Finally, Rich actually delivers some of the educational activity he mentioned for me, and the reason I ask him is that he advocates enterprise and creating something yourself (amongst many other things). I simply couldn’t book somebody who promoted the idea of going for a deal with a major record company who you will ultimately owe money to. The most inspiring music industry stories out there generally don’t come from the like of EMI and Sony!
    And when it comes to music and/or young people Inspiration is massively important.
    Rich is one of the most earbendingly inspirational people I’ve ever met.

    Sorry for the ramble! :-)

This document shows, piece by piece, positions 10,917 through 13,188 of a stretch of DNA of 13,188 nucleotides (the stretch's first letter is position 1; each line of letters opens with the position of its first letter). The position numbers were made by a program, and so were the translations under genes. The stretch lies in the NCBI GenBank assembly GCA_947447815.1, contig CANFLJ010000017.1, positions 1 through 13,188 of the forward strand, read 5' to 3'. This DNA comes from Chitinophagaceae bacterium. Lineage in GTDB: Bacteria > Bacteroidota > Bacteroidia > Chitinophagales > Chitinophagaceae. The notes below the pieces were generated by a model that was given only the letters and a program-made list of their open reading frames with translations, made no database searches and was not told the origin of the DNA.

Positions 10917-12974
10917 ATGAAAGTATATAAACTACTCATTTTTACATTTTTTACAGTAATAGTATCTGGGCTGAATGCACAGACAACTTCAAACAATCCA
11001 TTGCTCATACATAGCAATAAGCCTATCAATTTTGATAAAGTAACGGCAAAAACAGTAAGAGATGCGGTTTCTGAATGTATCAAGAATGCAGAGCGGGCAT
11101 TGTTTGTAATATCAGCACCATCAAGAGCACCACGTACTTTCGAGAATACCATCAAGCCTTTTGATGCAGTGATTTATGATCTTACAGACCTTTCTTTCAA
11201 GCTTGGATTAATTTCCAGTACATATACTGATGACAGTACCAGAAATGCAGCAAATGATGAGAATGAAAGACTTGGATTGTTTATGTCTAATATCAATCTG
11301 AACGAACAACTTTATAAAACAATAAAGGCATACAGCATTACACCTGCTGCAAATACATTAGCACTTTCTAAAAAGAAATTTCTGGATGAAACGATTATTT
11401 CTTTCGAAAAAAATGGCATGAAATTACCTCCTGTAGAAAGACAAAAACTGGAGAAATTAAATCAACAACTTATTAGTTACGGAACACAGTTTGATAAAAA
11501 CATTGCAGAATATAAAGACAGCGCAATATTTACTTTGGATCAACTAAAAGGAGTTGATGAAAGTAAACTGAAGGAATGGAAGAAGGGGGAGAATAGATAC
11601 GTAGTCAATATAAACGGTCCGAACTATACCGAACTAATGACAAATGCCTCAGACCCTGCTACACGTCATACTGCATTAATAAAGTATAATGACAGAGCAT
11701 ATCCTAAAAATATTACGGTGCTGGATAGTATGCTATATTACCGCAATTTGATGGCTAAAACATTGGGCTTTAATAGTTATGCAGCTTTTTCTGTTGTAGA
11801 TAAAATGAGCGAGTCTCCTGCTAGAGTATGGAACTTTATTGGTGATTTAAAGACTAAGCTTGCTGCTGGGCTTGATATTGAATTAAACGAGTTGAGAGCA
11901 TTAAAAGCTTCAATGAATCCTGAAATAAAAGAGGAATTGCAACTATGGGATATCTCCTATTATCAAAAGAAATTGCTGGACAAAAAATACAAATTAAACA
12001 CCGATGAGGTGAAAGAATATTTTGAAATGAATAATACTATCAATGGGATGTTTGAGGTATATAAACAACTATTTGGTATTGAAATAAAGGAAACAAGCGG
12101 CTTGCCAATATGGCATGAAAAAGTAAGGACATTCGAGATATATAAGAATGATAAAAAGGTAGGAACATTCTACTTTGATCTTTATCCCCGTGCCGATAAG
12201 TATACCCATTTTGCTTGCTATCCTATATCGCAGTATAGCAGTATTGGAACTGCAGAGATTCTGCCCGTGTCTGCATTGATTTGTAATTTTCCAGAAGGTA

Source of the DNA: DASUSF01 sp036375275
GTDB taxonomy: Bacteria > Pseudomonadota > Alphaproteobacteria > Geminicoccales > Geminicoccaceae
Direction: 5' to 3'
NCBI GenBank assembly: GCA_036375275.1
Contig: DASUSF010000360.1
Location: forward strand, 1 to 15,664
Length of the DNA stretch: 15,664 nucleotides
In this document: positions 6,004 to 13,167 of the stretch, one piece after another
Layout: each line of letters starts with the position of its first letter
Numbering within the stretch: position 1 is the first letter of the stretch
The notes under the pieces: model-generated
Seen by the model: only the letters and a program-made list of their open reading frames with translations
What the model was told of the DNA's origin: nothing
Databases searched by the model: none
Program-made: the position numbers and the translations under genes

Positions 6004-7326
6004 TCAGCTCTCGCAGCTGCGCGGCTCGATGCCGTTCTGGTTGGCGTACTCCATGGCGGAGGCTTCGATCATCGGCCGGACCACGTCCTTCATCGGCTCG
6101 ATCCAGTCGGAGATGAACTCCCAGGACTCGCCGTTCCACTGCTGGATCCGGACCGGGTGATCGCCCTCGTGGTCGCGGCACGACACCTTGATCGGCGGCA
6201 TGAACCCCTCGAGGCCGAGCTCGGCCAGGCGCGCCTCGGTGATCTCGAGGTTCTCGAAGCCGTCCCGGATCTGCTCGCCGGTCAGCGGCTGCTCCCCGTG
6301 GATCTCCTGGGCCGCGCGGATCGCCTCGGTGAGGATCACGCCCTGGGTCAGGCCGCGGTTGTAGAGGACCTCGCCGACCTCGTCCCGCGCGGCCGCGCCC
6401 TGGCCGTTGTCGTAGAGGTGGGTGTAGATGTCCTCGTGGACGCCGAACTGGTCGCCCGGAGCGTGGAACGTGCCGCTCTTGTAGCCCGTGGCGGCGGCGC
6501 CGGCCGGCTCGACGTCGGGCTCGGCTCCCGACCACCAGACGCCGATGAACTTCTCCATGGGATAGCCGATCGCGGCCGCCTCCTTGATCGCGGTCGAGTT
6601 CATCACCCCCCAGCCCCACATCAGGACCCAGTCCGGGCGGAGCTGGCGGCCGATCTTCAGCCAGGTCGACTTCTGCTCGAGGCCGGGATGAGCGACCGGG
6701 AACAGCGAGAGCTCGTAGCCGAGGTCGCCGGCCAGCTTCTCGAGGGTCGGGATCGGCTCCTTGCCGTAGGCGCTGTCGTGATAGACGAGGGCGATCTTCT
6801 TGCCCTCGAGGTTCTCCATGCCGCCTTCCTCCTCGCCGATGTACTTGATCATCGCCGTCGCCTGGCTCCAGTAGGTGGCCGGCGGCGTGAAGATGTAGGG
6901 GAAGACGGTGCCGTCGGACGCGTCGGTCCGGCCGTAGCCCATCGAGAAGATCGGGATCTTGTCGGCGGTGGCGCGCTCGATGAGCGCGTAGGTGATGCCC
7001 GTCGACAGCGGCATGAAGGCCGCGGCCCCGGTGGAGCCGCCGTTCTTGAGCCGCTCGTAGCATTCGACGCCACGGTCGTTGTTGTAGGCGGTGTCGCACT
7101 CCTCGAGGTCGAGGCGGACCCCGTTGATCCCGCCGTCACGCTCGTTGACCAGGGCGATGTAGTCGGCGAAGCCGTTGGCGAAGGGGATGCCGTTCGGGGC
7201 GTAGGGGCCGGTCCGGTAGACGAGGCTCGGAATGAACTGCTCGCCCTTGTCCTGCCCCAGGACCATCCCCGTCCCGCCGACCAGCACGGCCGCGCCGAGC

4. Joe Taylor says:

    Would you prefer it if record labels didn’t pay advances? Then nearly all artists would “recoup”.

    Are you aware that advances are always non-returnable on the traditional major label deal, as are other costs that go against the artist’s royalty such as recording costs and half the video budget?

    i.e. if Embrace or Maximo Park owe their label a million pounds, this is bad news for their label as it suggests they’ve invested massively without seeing major returns. But it has no serious consequences for Embrace or Maximo Park who can merrily make money out of publishing, gigging and selling merch thanks to the huge investment their label made in them. And they will still get an advance for each additional album their label asks them to make.

    • Matt, thank you. As ever.

      I think you’ve hit on something by saying “I just can’t feel so passionate about other artists on major labels because they just aren’t as interesting. The music and songs may be great, but I obviously require more than that.”

      Engagement or dialogue is becoming a vital commodity.